Friends of Perdido Bay
10738 Lillian Highway
Pensacola, FL 32506
Tidings The Newsletter of the Friends of Perdido Bay
December 2007 Volume 20 Number 6 Jackie Lane -Editor
Thank you for your support
We continue to receive your donations, letters of support and help when we need letters written to our elected officials. We have a few members who have been members since Friends of Perdido Bay was founded in 1988. We have had several members and board members die since our founding. Unfortunately those members will never see Perdido Bay as it should be -a bay with sparkling waters and a clean sandy bottom, full of life, a gift from God. Many of us are very hopeful that we will live to see Perdido Bay clean.
So, we enter 2008 with hope that this will be the year Perdido Bay will become clean and our government will do its job and enforce the environmental rules. In the meantime, thanks for the support. If you feel generous, Friends of Perdido Bay is a not-for-profit organization and will accept donations which you can claim as donations on your income tax. Our treasury currently has about $3,500. We would like to increase our war chest in case we have to go back to another
The current situation
The permit for the IP paper mill is in limbo. The proposed permit allowing IP to discharge their effluent to a wetland has been denied due to our successful challenge of the permit and the state’s upholding the denial. However, IP asked for and got a stay of the execution of the denial pending appeal with the First District Court of Appeal. This means IP can continue to operate until the appellate court makes its decision, which could be several years. IP’s arguments as to why the court should overturn the denial are due December 15, 2007.
In the meantime, IP has also made another application for a permit to DEP. The new application contains basically the same plan as the previous application which was turned down. However IP has added some new language to make their discharge to the wetland appear less harmful. In my opinion, we can easily refute IP’s claim that they are not going to harm the wetlands (see following article). In the new permit application, IP has added a few more parameters for which they are asking for alterative criteria from the state rules. What this means is that IP can not meet the current state criteria and is asking for alternative criteria. Alternative criteria are simply “loopholes” which the state would probably grant, except that we will take DEP and IP to a hearing if they do.
Whether or not IP has a “valid” permit with which to operate is a matter for discussion. According to Florida state law and Federal Clean Water rules, a discharger’s permit does not expire until the agency acts on a permit application, provided the application for a new permit was timely. Well, way back in 1994 and 1995, Champion (the old owners of the mill) did make a “timely” application for a new permit. It took DEP until 2004 to finally act on the permit application. Of course DEP planned to give IP a permit until we went to a hearing and got the permit denied. So, if you follow the rules, technically, the environmental agency has acted on the permit application; it was denied and IP has no permit to operate. The new permit application which IP submitted after the hearing in 2006, can not be considered a “timely” application. It does not count. Therefore, if the above reasoning stands, IP is operating illegally. Who cares? We do. We are going to see if we can get some clarification from the environmental agencies about this issue.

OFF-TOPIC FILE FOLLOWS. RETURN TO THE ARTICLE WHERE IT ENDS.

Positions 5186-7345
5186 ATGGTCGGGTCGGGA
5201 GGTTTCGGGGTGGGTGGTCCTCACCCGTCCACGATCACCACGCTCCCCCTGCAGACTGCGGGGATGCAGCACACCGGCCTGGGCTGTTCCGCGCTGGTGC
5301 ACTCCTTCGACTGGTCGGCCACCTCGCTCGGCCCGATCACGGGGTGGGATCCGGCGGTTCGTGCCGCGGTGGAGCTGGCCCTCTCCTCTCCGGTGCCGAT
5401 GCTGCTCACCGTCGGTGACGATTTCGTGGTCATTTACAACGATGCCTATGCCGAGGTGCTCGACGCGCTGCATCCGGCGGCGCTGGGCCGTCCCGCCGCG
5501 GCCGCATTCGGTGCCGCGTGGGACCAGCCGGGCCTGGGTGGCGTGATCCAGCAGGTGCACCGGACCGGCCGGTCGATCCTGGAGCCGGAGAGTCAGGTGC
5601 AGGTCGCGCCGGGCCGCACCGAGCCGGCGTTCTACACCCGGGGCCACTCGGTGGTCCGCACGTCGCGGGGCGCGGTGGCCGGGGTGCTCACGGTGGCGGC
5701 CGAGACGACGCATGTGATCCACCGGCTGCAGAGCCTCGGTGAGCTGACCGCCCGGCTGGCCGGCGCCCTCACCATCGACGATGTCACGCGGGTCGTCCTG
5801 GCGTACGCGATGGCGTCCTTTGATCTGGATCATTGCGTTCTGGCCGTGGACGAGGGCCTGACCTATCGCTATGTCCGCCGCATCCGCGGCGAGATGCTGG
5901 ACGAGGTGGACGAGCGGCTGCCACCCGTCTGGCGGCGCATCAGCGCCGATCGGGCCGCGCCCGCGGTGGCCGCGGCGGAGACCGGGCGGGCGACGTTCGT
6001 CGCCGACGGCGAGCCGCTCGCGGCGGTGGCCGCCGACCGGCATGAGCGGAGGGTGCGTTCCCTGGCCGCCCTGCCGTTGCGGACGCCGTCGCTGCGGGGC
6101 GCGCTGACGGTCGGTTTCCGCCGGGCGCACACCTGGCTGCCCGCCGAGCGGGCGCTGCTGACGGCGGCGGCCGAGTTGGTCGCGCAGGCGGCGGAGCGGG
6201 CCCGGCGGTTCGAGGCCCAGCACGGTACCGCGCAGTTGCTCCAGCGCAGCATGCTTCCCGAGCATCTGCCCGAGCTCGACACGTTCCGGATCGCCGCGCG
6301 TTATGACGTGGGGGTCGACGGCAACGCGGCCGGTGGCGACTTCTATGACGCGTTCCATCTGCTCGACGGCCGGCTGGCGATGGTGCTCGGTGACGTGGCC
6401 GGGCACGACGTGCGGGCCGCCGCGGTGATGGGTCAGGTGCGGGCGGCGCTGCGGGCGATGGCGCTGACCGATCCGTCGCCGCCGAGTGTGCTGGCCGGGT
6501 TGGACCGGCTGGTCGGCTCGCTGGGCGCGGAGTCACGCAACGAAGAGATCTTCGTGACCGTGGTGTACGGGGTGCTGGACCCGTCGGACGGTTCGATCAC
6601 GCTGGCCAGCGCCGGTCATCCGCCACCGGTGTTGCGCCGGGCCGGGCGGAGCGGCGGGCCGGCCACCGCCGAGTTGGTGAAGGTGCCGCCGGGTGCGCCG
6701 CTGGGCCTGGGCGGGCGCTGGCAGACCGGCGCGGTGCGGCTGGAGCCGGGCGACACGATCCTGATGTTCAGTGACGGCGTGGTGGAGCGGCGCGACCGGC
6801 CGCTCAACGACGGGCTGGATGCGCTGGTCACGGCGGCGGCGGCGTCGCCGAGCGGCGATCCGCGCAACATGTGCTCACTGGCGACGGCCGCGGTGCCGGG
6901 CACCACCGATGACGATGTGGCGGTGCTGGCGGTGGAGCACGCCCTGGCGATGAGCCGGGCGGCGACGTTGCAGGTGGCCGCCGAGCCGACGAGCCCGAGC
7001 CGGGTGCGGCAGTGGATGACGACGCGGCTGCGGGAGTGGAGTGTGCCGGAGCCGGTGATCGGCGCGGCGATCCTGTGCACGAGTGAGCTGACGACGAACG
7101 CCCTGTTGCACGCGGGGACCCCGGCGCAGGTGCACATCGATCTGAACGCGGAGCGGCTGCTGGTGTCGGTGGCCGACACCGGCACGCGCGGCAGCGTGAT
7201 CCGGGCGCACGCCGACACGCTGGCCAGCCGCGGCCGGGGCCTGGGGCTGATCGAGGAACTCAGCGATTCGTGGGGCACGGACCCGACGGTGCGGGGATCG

Dirty, Industrial Effluent
The Florida rule which DEP is allowing IP to use in the permit application for exemptions from meeting water quality standards is called “Experimental Use of Wetlands for Low-Energy Water and Wastewater Recycling”. As IP’s own consultant testified at the hearing, the rule was written over 20 years ago when the state of Florida was looking at allowing domestic waste to be discharged to wetlands. After years of experimenting with discharging domestic wastes to wetlands (there were some successful and some unsuccessful experiments), Florida wrote a rule which domestic dischargers must follow if they want to discharge to wetlands. The Bayou Marcus domestic wastewater treatment plant, which discharges to wetlands along Perdido Bay, must follow these rules and effluent limitations. But what is important, the domestic waste must be tertiary treated. In other words, the effluent can have no more than 5 mg/liter of total suspended solids, 5 mg/liter of oxygen consuming chemicals (BOD), 3 mg/liter of total nitrogen, and 1 mg/liter of total phosphorus.
How does the effluent which IP proposed to discharge to the wetlands compare with the
domestic wastewater limits? IP proposed to discharge an effluent which has a concentration of
23 mg/liter BOD and 41 mg/liter total suspended solids. This Total Suspended Solids limit is 8
times more concentrated than domestic waste. There was no limit in IP’s proposed permit for
total nitrogen and total phosphorus. This difference in concentration of IP’s effluent vs domestic
waste becomes even more significant or obvious when you factor in the total pounds per day
discharged to the environment by multiplying concentration times flow (this is referred to as “total
loading”). The graph on the next page compares a domestic waste water treatment plant
discharging 20 million gallons of effluent a day which would treat the wastes from 165,000
people with IP’s discharge using a flow of 23 million gallons of water a day. IP would be